The Electoral College Should Be Abolished

2593 Words11 Pages
Every 4 years, our country makes an incredibly important decision. We vote for the person who will represent the US in all domestic and international affairs; The President. Currently, we have many troops in Iraq fighting to help them establish a democracy. We are giving the citizens a right to vote, a privilege that many people claim we are lucky to have. In actuality, how democratic is our system overall? What many people don't realize or care to face, is we don't directly vote for our president. In 2000, the majority of us voted for a President who in the end was not determined the winner. There are many other corruptions in our current electoral system, including the underlying racist and sexist roots, voter inequality and other flaws…show more content…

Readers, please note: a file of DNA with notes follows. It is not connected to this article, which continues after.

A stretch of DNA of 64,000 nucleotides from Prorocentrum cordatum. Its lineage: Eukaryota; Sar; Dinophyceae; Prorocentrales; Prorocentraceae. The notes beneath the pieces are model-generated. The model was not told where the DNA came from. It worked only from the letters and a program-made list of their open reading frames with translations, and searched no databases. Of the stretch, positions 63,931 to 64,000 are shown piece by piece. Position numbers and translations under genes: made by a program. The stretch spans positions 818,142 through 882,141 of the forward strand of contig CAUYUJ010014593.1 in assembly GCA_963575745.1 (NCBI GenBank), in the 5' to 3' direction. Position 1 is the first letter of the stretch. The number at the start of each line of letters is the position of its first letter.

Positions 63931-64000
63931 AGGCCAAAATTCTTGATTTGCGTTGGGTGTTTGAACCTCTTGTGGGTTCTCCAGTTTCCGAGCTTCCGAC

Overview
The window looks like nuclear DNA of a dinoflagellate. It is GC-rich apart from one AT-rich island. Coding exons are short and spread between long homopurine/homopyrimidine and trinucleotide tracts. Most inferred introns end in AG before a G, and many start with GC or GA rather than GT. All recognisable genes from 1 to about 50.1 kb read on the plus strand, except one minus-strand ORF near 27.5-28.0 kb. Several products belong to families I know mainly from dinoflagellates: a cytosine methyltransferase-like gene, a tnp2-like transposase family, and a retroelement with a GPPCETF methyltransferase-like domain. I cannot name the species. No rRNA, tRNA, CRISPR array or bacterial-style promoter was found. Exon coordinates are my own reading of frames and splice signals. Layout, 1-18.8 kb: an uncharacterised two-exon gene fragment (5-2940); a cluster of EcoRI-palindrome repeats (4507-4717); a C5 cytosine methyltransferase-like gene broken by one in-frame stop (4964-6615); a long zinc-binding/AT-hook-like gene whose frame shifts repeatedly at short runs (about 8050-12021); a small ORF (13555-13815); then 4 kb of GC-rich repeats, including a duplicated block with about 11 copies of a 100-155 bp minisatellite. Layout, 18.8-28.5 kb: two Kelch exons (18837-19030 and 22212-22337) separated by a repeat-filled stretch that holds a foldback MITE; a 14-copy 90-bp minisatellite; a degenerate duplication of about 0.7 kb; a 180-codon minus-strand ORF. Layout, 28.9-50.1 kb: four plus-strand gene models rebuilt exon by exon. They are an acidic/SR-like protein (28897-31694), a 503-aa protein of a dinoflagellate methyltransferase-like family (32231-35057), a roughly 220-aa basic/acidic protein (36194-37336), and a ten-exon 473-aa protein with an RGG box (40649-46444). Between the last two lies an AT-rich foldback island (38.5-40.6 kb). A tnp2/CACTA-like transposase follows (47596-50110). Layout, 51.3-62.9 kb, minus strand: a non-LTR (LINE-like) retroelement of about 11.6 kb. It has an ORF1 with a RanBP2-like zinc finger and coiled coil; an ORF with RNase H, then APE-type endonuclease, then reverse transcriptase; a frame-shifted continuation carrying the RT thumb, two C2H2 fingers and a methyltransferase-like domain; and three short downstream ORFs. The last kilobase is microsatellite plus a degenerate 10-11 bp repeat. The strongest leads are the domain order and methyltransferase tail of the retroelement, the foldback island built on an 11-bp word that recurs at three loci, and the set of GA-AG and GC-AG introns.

"What, do I chuse [sic] Samuel Miles to determine for me whether John Adams or Thomas Jefferson shall be President? No! I chuse [sic] him to act, not to think!" was the outcry of an angry Federalist as written in the United States Gazette (Peirce, 23). Since then there has been more than 8 cases of faithless votes being cast (Peirce, 23). The problem that has brought the Electoral College to the spotlight in the past few years is the fact that the Electoral College winner does not always reflect the winner of the popular vote. This has already occurred three times in history: Rutherford B. Hays vs. Samuel J. Tilden in 1876, Benjamin Harrison vs. Grover Cleveland in 1888 and most recently, the 2000 election between Gore and Bush (Cornwell). Although half a million more Americans voted for Al Gore than did for George Bush, Bush won the Electoral College 271 to 266, granting him the presidency (Abolish the Electoral College). It doesn't make much sense that the candidate in which received a majority of the votes overall would lose. Another way to understand the Electoral College is to take an in-depth look at it's origins. The Electoral College is a system based on historic policies that no longer exist and are irrelevant to modern voting. The delegates who developed the Electoral College believed that voters would not be able to make a reasoned and
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